Rosalind Franklin: Portrait to be unveiled to celebrate pioneering DNA chemist

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Rosalind Franklin: Portrait to be unveiled to celebrate pioneering DNA chemist

The artwork being unveiled next week depicts Rosalind surrounded by formations of DNA, which she was instrumental in discovering

Rosalind Franklin
Rosalind Franklin

A bronze portrait of Rosalind Franklin, the pioneering Jewish DNA chemist, will be unveiled to celebrate International Women’s Month.

The tondo – a round artwork – depicts Rosalind surrounded by the formations of DNA, which she was instrumental in discovering, and will be unveiled at Hampstead Manor on March 15.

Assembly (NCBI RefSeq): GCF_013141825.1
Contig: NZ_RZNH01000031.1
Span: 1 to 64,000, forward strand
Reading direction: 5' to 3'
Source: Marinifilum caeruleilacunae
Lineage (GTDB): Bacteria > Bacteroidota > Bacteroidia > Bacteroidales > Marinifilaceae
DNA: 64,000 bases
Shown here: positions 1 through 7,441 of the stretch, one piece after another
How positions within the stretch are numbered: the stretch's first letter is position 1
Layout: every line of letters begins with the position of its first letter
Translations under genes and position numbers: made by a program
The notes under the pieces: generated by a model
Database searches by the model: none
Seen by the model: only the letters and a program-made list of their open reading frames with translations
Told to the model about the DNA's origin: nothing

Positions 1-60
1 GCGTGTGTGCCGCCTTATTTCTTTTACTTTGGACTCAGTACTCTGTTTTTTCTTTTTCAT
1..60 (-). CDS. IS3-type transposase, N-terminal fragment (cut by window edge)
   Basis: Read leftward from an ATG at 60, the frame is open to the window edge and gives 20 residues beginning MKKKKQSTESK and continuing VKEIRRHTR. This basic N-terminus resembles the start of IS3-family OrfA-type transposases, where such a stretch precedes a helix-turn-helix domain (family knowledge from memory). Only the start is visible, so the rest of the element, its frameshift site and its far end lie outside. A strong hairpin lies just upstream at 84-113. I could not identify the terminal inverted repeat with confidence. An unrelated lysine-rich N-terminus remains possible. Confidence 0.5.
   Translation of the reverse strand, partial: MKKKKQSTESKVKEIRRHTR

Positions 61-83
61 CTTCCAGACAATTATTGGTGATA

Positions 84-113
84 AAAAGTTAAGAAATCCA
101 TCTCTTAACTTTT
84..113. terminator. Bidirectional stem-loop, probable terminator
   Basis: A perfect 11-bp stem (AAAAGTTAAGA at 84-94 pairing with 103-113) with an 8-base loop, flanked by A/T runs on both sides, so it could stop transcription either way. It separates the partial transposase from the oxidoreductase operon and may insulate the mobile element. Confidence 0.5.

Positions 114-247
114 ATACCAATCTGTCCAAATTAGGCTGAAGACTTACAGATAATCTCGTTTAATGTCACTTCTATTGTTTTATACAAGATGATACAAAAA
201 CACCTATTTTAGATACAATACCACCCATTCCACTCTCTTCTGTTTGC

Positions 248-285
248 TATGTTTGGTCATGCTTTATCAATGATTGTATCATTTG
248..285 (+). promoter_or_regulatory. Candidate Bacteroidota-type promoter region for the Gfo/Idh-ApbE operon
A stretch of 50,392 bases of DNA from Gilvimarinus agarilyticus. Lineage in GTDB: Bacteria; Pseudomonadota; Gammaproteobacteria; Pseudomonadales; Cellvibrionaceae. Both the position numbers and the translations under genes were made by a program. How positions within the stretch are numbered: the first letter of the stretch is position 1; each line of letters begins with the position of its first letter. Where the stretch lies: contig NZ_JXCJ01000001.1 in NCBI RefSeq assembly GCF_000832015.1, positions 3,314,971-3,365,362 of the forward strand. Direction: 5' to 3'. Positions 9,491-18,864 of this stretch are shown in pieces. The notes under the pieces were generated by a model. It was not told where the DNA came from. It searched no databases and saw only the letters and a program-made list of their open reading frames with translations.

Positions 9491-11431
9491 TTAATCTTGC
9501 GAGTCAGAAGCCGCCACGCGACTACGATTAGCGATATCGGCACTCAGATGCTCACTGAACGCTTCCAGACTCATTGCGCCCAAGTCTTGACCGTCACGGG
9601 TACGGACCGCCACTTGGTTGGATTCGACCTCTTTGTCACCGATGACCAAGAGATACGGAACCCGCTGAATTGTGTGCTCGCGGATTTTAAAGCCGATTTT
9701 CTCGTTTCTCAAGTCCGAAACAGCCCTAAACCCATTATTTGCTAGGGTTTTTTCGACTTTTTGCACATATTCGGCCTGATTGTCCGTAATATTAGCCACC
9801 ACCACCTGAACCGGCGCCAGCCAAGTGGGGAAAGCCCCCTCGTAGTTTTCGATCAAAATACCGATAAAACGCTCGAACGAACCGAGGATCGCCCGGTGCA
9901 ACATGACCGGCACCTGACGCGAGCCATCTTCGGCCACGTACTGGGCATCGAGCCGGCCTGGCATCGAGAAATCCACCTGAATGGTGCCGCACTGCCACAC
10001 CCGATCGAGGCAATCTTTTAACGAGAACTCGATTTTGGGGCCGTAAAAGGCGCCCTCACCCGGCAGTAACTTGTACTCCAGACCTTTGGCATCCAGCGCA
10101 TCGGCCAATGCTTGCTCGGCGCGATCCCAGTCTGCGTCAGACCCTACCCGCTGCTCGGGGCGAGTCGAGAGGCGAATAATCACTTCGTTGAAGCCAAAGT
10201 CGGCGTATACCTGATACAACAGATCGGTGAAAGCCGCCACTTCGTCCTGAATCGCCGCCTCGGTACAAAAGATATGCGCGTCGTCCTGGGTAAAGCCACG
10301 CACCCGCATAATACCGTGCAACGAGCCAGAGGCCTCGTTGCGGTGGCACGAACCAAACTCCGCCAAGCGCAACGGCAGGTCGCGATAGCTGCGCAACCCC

It will become a permanent feature outside of the former Westfield College at Hampstead Manor, which was founded by women for higher education of women and where Rosalind was a research associate.

“Rosalind Franklin paved the way for women in science, but like many women at the time she didn’t get the recognition she deserved,” said Lisa Ravencroft, of Mount Anvil, which commissioned the artwork. 

“So, I am thrilled to be unveiling the tondo which will be positioned proudly on the building named after her at Hampstead Manor in her honour during International Women’s Month.”

Keziah Burt, the artist, added she hoped it would “inspire others to walk in her footsteps.”

The artwork will be virtually unveiled on March 15, between 3pm to 4pm, which will be followed by a discussion entitled: ‘How Rosalind paved the way for women in science, and why we need more women in STEAM.’

Panellists include Tulip Siddiq MP and Baroness Garden of Frognal among others. To RSVP or ask a question of the panel, email

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